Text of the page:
The assessment of weather compensation events is dealt with under clause 63.1, that is by assessing the effect the event had upon the defined cost of the work. However, unlike most other compensation events, this assessment uses the actual defined cost rather than a forecast because the event cannot be notified until after the event has occurred, that is after you can compare the actual rainfall with the statistical average, see the last sentence of clause 63.1. So, you start with the actual effect of the excess rainfall, not a theoretical one.
What the effects are will depend entirely upon the facts of your project. If none of the work was weather sensitive, then the excess rainfall and days will probably have little or no effect upon time or defined cost. Equally if the work was very weather sensitive, for example the contractor was carrying out earthworks and the site became over saturated, it may have an effect for many days more than the actual rainfall duration, with excavation equipment unable to work. So, there is no ‘one size fits all’ answer to your questions, other than ‘it depends’.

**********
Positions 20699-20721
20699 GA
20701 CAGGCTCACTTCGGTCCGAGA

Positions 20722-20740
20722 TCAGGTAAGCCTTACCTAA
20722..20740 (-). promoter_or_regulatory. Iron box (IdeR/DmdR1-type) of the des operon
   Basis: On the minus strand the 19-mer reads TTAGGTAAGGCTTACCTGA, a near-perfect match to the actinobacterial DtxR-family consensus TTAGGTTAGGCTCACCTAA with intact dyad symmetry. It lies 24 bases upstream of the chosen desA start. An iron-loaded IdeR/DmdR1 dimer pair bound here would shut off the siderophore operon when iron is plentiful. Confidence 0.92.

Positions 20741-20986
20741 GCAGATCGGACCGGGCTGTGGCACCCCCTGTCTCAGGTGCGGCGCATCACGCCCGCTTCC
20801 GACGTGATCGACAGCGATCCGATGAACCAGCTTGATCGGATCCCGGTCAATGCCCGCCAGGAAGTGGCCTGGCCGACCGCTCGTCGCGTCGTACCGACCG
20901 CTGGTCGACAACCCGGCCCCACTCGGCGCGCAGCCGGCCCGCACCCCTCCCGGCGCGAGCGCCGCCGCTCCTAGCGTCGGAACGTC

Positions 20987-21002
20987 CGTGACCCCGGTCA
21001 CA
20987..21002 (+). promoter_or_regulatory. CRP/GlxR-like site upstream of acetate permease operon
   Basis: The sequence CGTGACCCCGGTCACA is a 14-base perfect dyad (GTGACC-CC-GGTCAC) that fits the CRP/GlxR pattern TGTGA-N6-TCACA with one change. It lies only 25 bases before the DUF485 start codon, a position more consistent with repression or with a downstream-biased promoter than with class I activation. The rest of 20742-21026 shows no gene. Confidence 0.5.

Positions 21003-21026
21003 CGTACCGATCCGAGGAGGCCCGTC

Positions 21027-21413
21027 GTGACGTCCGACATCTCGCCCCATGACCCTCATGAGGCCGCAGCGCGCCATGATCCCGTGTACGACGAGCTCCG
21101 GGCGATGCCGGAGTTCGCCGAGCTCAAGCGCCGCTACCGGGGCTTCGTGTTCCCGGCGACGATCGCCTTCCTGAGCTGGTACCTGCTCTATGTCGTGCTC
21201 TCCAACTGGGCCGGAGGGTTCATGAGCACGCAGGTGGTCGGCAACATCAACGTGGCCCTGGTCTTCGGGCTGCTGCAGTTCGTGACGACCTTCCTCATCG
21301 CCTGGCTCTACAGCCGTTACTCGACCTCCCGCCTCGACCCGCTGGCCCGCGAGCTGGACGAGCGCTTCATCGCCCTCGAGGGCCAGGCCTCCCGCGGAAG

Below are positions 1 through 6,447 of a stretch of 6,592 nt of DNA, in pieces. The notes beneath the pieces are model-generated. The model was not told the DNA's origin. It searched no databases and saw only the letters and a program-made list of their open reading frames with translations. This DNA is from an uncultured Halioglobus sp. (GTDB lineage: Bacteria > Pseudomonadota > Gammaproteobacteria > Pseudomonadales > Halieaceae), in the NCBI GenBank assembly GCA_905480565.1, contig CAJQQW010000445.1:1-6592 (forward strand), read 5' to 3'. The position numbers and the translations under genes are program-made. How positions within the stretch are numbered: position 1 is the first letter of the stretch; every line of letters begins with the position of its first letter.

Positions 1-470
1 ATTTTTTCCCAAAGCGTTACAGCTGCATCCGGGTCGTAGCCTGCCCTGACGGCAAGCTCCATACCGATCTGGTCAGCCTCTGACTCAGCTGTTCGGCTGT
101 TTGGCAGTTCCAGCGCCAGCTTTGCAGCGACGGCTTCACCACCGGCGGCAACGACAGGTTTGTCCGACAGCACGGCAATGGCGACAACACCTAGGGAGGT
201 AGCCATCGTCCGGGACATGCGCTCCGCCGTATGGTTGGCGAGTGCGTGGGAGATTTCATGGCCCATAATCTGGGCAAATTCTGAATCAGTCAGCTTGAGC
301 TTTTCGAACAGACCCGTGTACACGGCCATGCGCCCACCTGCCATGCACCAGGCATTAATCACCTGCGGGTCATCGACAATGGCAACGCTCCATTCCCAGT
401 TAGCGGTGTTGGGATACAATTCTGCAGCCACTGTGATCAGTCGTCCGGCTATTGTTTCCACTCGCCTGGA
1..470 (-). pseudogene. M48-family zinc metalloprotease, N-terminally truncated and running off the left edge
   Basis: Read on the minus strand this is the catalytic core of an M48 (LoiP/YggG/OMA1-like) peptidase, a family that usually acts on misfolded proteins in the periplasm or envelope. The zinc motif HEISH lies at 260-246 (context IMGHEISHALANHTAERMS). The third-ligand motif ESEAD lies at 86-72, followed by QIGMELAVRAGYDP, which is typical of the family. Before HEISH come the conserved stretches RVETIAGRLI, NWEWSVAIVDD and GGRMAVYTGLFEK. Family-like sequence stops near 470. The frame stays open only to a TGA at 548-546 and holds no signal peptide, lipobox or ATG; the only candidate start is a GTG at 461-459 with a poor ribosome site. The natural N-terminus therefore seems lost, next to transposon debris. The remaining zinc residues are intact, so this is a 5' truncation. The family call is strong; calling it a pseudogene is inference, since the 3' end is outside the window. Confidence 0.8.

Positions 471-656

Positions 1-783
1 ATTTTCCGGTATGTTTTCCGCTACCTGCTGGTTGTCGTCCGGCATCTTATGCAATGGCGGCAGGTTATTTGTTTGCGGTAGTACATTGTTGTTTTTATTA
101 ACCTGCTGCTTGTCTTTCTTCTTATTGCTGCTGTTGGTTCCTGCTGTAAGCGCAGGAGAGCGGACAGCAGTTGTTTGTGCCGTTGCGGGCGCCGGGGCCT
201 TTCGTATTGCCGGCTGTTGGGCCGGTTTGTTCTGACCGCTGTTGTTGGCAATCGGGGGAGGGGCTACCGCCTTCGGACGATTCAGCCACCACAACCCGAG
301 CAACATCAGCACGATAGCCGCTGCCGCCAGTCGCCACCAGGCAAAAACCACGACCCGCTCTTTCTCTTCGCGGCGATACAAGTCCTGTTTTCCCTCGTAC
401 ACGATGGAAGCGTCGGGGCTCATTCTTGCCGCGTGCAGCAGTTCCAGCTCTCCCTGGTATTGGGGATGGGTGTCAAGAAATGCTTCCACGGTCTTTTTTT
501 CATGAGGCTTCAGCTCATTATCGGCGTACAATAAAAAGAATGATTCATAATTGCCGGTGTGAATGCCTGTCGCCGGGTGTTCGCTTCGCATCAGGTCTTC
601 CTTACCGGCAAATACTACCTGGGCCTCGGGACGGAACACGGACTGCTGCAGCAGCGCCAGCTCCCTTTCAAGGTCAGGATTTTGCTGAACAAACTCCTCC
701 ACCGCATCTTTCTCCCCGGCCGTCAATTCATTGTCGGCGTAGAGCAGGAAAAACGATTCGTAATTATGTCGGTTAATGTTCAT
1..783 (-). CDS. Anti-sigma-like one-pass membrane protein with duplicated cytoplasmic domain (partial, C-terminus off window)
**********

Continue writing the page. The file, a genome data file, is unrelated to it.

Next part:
A further complication is that the assessment is based only upon the effect the rainfall or days of rain in excess of the once in 10 year average, see the final sentence of clause 60.1(13). Most people tend to take that to mean the compensation event starts when the once in 10 year average is exceeded. So, in your example, the effect of the last 5 days of rainfall is taken into account, but remembering in all this that it is also only the effect of the amount of rain that exceeds 5 mm in those 5 days.
From the above you will see it is important for the contractor to show from its records what the actual effects the rainfall were. It is especially so if you are not regularly based on site. There will need to be some discussions between you and the contractor to come up with a practical method of splitting the costs as to that caused by the rainfall beyond the once in 10 year return average and the rainfall within it.